The New Career Danger Zone
Over the last several decades, the age at which someone needs to have cemented their career has been steadily dropping. Where, in the past, it would not have been surprising to see workers in the 50′s and 60′s, now many of these people have been “aged out” of the work place. In fact, in the course of my own career, I have come to see that 40 is the new career danger zone. If you haven’t moved into management, or into your own company, the chances are very high that you will be fired or laid off in the coming 5 years. In some cases, if you can make it through this danger zone, you might continue with your current company in your current position, but for many of us, 40 is a career milestone that we will have to face head on.
I normally don’t like to use hard, age-related, milestones when discussing life and career, but my own experience has shown that many people are more than willing to use age as a deciding factor in job decisions. We all learn and grow at different rates and we all have different goals at different times, but much like the now mostly abandoned concept of “middle age,” those around us will apply certain stereotypes to us once we reach a certain age. Once we reach the age of 40, people will start to look at us differently — treat us differently. This is especially true in work environments where management can be younger than those they manage.
I have seen this in direct action over the last 20 years as my wife worked in television. The entertainment industry thrives on youth and has always been quick to abandon those “of a certain age.” My observations about television and movies are what opened my eyes to this same trend as it began to make stronger inroads into business as a whole. This century-long youth obsession has started to effect even the most staid of companies as younger people have been indoctrinated into it much more than the youth of the past. In the worst cases, younger managers can see 40 year olds as being at the end of the line in their careers, regardless of what these workers might have achieved or currently be producing.
It might seem hopeless at first glance. Obviously, we can’t change our physical age. We might get away with shaving a year off here and there, but time eventually catches up with all of us. That said, we can all seek to improve our careers by pursuing 2 avenues that can help to protect us from this youth bias by essentially making it irrelevant. You can never be sure of your job, but you can take actions that improve your position.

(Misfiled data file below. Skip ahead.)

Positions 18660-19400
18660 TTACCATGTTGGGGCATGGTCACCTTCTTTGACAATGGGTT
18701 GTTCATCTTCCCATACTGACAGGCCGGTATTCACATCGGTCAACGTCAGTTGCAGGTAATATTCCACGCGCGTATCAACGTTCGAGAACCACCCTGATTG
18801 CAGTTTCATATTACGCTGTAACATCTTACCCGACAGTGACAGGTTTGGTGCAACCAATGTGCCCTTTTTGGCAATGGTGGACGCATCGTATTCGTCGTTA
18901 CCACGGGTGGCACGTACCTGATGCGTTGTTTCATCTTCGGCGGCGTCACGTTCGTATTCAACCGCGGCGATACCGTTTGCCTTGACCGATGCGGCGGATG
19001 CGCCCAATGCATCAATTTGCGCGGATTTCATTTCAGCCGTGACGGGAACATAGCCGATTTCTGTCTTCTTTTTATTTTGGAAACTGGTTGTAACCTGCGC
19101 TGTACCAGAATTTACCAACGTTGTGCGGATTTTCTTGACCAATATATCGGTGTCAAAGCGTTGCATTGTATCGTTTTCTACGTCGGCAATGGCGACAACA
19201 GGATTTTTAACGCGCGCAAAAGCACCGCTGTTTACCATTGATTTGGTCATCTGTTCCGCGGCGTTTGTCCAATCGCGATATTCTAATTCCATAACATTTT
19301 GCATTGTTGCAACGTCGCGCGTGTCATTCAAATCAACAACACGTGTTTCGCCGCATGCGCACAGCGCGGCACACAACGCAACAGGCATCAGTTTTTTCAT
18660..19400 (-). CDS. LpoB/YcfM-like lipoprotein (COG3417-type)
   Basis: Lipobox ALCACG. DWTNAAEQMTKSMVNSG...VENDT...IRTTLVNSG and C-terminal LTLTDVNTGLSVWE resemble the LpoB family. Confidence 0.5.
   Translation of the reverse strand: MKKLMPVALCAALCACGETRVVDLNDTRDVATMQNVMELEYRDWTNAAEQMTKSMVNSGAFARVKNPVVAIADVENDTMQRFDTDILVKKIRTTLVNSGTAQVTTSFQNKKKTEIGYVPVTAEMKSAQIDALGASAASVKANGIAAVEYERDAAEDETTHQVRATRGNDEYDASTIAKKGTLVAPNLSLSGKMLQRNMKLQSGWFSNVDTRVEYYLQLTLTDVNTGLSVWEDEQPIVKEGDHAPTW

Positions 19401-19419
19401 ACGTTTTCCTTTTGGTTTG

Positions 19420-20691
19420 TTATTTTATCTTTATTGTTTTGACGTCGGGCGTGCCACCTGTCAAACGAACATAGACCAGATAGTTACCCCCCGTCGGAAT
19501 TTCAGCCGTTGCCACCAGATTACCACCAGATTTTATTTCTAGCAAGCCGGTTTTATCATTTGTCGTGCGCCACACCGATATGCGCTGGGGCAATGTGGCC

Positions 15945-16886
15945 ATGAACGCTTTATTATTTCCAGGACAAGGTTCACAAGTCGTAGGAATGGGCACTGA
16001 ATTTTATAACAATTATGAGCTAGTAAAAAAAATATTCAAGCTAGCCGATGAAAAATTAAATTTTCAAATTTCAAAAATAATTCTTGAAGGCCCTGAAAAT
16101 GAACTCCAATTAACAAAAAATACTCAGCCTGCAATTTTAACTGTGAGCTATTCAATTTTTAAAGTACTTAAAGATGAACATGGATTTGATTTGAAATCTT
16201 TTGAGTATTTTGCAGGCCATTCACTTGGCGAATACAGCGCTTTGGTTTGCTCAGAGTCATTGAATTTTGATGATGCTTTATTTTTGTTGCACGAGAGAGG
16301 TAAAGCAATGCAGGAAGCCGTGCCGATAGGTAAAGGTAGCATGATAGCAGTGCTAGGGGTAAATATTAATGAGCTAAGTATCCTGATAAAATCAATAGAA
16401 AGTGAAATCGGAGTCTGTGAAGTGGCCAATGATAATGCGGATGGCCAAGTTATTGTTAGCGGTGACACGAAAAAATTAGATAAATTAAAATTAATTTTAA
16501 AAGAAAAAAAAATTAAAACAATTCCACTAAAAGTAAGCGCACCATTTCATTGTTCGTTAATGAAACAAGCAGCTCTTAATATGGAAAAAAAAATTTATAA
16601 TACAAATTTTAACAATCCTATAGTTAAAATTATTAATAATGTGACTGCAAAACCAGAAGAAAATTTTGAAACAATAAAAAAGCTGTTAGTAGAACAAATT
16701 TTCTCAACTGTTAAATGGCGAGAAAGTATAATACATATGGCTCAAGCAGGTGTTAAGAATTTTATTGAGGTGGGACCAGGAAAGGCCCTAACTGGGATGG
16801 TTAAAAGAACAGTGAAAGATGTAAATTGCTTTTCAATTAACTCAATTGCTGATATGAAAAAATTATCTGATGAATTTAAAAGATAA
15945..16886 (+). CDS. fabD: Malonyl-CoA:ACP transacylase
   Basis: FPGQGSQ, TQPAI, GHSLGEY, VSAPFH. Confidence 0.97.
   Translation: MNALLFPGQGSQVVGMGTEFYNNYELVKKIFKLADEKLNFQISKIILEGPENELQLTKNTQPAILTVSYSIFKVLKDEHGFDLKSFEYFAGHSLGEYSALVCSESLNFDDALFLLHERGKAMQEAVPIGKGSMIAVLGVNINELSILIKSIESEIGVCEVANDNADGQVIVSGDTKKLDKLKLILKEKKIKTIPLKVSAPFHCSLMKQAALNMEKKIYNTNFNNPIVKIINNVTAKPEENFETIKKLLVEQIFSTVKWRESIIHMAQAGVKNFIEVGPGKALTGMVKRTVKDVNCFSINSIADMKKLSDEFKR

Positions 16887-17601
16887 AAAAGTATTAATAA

In my mind, today there are 2 possible paths for any worker as they age. First, you need to insure that by age 40 your position in your company or industry is strongly cemented. This typically means that you must be in management and not out on the “shop floor”, whether that be in a manufacturing company, a financial institution or on a movie set. People over 40 who are still working “in the trenches” will soon find themselves facing questions about why they are still there. Is it fair? Of course, not. Sometimes this is the most effective place for a person to be working, but those around them will come to see it as a sign of failure. They will wonder, both silently and out loud, what is holding you back. If you find yourself in that position today, you need to start thinking seriously about your career options. Regardless of your skill, you could be on the next layoff list.
Second, do everything in your power to start your own company. This might be a small consultancy like my own, a small business or even something larger, but whatever the form, you must do it. Placing yourself in the position of power is one of the few ways to insure that your career won’t be interrupted by age bias. As my wife is fond of saying, “when you work for yourself, there will never be a day when someone comes to tell you you no longer have a job.” Sure, businesses can falter and fail, but placing yourself in your own business is one way of protecting your career as you grow older.
Whether you are approaching the age of 40, are already well beyond, or are young enough to find it difficult to imagine, you need to start planning and working for the day when you face this critical career milestone. Today, the age of 40 is taking on the stigma once reserved for 65. While you aren’t expected to retire, you will be expected to have achieved some stability in your career. Otherwise, those in power may decide that you need to look elsewhere for the next step in your career.
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